Discussing care options with older adults

Article discussing care options adults

There are many topics to consider when talking to older adults about receiving care. Having the talk at the right time plays an important role. One major subject is if the person you care for wants to stay at home or wants to move to a residential care setting.

Services for adults who stay at home include emergency response pendants, home care and adult day care. Residential care options include assisted living, nursing homes and continuing care retirement communities. Before talking about these options, you can learn more about each through resources like the local Area Agency on Aging or the U.S. Administration on Aging’s Eldercare Locator (www.eldercare.gov).

Communicating with older adults about their care needs can be hard, but being ready for the talk may help to make it easier. Before the talk, present your concerns to other friends or family who are close to the situation. This may give you another way to look at your loved one’s needs and help create a caregiving team. Before talking about care options, consider the following:

  • Is there a setting where you and your loved one are more comfortable?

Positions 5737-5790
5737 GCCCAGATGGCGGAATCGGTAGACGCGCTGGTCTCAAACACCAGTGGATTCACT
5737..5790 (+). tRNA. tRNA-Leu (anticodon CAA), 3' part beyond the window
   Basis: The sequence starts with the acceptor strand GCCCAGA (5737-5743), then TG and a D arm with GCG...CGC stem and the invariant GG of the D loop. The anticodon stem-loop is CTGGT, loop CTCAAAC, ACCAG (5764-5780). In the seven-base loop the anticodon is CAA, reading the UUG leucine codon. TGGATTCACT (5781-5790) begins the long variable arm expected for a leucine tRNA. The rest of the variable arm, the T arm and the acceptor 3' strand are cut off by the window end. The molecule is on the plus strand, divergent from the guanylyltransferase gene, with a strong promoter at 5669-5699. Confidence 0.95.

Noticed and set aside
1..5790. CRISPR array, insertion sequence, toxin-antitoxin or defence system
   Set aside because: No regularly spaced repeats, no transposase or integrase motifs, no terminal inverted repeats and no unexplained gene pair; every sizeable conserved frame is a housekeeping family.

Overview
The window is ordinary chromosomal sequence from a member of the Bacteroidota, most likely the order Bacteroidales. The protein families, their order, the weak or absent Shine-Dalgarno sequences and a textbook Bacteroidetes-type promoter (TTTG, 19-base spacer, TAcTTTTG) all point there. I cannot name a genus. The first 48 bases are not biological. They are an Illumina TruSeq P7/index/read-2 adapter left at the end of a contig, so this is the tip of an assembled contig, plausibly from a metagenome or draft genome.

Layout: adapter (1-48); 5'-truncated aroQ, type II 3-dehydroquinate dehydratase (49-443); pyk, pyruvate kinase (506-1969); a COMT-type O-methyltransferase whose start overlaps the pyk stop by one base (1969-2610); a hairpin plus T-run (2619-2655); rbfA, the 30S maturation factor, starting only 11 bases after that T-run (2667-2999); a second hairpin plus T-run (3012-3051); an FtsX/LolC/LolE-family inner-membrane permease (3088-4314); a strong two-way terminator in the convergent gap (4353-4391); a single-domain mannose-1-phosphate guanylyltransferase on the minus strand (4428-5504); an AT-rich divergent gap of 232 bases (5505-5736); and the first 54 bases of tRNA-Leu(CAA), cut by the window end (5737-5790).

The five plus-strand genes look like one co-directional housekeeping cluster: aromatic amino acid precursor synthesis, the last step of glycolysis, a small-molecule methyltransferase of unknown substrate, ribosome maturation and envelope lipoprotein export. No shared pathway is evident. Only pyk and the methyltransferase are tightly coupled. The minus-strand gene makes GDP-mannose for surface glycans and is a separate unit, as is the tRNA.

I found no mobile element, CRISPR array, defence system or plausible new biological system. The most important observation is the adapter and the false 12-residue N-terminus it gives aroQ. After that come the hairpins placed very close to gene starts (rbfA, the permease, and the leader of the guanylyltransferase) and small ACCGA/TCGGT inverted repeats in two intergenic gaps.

• Is there a time of day when it’s easier to talk? For example, evenings may not be a good time because your loved one may be tired.
  • Is there one person (or people) your elder can talk with easier? Would a one-on-one or group discussion be a better idea?

During the talk, be open and honest about your concerns, but let the person know how his or her continued comfort and safety is what you care about. Also be aware of your own emotions and any triggers that may cause you to react negatively. The person being cared for will probably have feelings about the situation. It’s likely that your loved one has been living without the need for help for many years and may not want help. Involve the person in the talk as much as you can; the key is for everyone to feel he or she is being heard.

Be ready if things don’t go as planned. Your loved one may not want any help, or you may have to compromise (instead of hiring a home care attendant, your loved one may only agree to wear an emergency response pendant). It’s possible that you’ll have to talk about the issue again. If you’re facing a lot of resistance, consider asking for help from a doctor or geriatric care manager. Caregiver-related websites or support groups also may provide guidance and suggest ways for you to cope.